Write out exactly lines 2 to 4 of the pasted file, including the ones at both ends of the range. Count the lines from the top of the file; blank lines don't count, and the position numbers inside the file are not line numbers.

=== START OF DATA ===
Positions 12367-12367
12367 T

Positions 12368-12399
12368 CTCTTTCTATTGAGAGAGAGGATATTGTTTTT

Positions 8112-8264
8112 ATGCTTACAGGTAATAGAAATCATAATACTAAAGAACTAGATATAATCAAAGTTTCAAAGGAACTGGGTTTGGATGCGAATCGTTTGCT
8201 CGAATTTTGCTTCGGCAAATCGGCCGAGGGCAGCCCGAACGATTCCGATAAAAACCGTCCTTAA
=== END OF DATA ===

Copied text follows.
12367 T

Positions 12368-12399
12368 CTCTTTCTATTGAGAGAGAGGATATTGTTTTT